Big Clamp [B21]
The Big Clamp as always is a viable weapon for those just looking to play chess. In McShane - Van Wely we see the perfect case for this opening - the superstrong amateur against the consummate professional. After 1.e4 c5 2.d3 g6 3.f4 Bg7 4.Nf3 d5 5.Be2 Nc6 6.0-0 Nf6 7.e5 Ng4 8.c3 d4:
White played 9.Ng5!, fighting for the initiative.
2.c3 Sicilian [B22]
One problem for Black in the 2.c3 Sicilian is generating winning chances while avoiding too much risk. I have often thought of 2.c3 as the 'Catalan of 1.e4 openings'. In N.Getz - Malakhov Black plays a normal theoretical line with 1.e4 c5 2.c3 Nf6 3.e5 Nd5 4.Bc4 Nb6 5.Bb3 d5 6.exd6 Qxd6 7.Nf3 Nc6 8.0-0 Be6, but after the solid 9.Re1 he has so much trouble generating winning chances that he ends up in a lost position against his opponent who is rated 350 points less.
A better try in the main line for Black where White delays the advance of his d-pawn is Ivanchuk's 1.e4 c5 2.c3 Nf6 3.e5 Nd5 4.Nf3 Nc6 5.Bc4 Nb6 6.Bb3 c4 7.Bc2 Qc7 8.Qe2 g5:
In Howell - Van Wely we see a new idea from Black in 9.h3 Bg7 10.0-0 Nxe5 11.Nxg5 h6 12.Nf3 d5 13.a4 0-0!? This may be okay if followed up correctly, but it is Black who goes astray here. Sometimes Black gets cut by the wrong side of the 'double-edged' blade.
One idea for Black that continues to be played by good players is 1.e4 c5 2.c3 Nf6 3.e5 Nd5 4.d4 cxd4 5.Nf3 Nc6 6.cxd4 d6 7.Bc4 Nb6 8.Bb3 d5!? which avoids the complications of 8...dxe5 which are generally well studied by White. See Montes de Oca - Fier.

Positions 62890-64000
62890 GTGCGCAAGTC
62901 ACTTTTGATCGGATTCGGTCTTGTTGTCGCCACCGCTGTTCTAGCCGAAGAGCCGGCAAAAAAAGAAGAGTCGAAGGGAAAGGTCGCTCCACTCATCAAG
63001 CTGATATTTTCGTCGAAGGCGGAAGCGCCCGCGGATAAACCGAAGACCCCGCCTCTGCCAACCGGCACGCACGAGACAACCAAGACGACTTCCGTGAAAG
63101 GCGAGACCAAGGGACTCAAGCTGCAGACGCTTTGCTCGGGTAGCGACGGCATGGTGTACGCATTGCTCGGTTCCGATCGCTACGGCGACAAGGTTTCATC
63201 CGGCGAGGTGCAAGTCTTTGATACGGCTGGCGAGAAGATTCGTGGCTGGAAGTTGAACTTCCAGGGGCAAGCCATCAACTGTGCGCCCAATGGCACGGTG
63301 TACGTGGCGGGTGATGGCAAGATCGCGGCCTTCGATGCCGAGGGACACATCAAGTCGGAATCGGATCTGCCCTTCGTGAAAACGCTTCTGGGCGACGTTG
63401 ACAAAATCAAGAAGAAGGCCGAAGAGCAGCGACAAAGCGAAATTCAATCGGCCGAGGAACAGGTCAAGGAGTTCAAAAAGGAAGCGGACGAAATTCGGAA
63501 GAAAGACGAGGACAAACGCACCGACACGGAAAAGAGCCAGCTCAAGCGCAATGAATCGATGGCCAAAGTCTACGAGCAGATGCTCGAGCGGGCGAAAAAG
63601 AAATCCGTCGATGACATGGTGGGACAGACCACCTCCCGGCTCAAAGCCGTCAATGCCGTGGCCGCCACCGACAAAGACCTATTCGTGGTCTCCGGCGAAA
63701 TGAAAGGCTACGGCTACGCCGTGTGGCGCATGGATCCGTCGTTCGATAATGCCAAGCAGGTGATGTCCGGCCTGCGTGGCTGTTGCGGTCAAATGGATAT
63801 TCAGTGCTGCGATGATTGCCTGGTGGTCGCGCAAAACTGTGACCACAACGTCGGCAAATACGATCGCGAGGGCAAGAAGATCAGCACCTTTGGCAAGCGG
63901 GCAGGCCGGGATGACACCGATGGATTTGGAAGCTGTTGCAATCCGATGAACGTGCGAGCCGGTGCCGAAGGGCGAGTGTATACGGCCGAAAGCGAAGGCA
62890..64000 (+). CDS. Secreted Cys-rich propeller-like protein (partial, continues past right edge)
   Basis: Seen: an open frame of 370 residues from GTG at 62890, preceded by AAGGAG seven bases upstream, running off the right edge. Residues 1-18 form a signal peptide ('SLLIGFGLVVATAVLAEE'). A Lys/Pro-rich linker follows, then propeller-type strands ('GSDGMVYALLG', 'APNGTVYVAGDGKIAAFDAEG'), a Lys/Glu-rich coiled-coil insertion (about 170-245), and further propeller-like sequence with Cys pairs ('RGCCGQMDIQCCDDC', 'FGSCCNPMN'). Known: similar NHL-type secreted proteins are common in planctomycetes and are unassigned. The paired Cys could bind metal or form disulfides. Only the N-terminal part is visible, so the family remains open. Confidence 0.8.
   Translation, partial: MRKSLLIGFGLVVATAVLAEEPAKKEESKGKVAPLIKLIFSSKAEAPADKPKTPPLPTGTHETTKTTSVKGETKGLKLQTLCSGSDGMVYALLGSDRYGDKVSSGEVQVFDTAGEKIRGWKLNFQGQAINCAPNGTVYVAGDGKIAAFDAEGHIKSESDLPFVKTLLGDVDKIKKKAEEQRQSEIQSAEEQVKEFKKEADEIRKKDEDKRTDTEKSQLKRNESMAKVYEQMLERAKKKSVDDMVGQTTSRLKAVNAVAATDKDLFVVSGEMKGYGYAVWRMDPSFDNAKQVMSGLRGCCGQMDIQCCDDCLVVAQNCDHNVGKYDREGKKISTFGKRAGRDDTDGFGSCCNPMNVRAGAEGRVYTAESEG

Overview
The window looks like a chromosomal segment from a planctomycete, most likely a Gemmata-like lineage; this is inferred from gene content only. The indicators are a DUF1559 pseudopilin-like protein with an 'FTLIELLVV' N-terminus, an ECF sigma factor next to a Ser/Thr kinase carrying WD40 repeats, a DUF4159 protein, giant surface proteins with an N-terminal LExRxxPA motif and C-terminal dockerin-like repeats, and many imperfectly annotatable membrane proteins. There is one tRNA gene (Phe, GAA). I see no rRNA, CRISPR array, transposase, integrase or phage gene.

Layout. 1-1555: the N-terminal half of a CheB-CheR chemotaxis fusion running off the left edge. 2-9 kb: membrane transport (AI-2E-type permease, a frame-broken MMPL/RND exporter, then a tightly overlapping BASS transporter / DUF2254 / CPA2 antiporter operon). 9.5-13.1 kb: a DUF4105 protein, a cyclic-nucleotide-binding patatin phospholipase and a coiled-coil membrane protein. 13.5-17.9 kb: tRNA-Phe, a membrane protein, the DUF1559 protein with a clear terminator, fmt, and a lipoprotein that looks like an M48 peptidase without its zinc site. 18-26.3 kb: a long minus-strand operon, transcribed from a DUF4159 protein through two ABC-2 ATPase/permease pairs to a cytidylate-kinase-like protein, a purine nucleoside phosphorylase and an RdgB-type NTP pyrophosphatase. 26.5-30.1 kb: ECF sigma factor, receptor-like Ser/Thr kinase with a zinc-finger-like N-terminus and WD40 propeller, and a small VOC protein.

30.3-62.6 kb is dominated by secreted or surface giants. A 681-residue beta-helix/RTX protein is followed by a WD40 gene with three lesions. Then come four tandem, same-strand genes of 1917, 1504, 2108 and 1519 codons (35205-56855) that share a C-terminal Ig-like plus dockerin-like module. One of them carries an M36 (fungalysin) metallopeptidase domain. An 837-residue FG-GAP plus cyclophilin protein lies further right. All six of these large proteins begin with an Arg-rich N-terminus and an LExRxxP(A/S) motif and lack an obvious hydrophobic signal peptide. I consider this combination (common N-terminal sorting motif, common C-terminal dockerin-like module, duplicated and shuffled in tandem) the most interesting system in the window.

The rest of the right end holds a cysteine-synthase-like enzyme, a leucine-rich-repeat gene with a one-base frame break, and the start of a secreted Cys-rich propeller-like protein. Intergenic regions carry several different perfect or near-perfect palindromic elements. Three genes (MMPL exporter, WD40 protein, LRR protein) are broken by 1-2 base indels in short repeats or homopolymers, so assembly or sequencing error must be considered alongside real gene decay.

Grand Prix Attack [B23]
In Jones - Van Wely (I am not trying to pick on Van Wely!) we look at an original idea. White loses a tempo by playing 1.e4 c5 2.Nc3 d6 3.f4 g6 4.Nf3 Bg7 5.Bb5+ Bd7 6.Bc4!?:
This looks strange, but it definitely has its points. Jones throws everything at Van Wely, but Black defends coolly and reaches a winning ending, but only for a moment...
Modern Grand Prix
In the line 1.e4 c5 2.Nc3 Nc6 3.Bb5 Nd4 4.Bc4 e6 5.Nge2 Nf6 6.0-0 a6 7.a4 Nxe4!? has been considered somewhat a 'secret equalizer' for awhile now. Anti-Sicilian specialist Sergey Tiviakov has his own ideas, and one of them is 8.Nxe4 d5 9.d3!?:
In Tiviakov - Moiseenko it only takes a little mistake for Black to drift into a passive position. Tiviakov wins an instructive strategic game in the style of Petrosian, complete with king march.
Hybrid Variation [B51]
The move 7.Ba4 has become the main line of the Hybrid Variation, replacing both the speculative 7.Bxc6 and the common 7.Bf1. This month we have two new games featuring fresh ideas after 1.e4 c5 2.Nf3 d6 3.Bb5+ Nc6 4.0-0 Bd7 5.Re1 Nf6 6.c3 a6 7.Ba4 b5 8.Bc2 Bg4 9.a4:
The first features the long line 9...Rb8 10.axb5 axb5 11.d4 cxd4 12.cxd4 e5 13.d5 Nd4. Black has had some troubles here, but the new 14.Bd3 probably will not add to them. See Motylev - Frolyanov.
In Ni Hua - Khusnutdinov Black tried to sidestep this line with 9...g6!? which looks risky, but playable. In this game the gamble pays off and Black scores a notable upset.
Until next month, David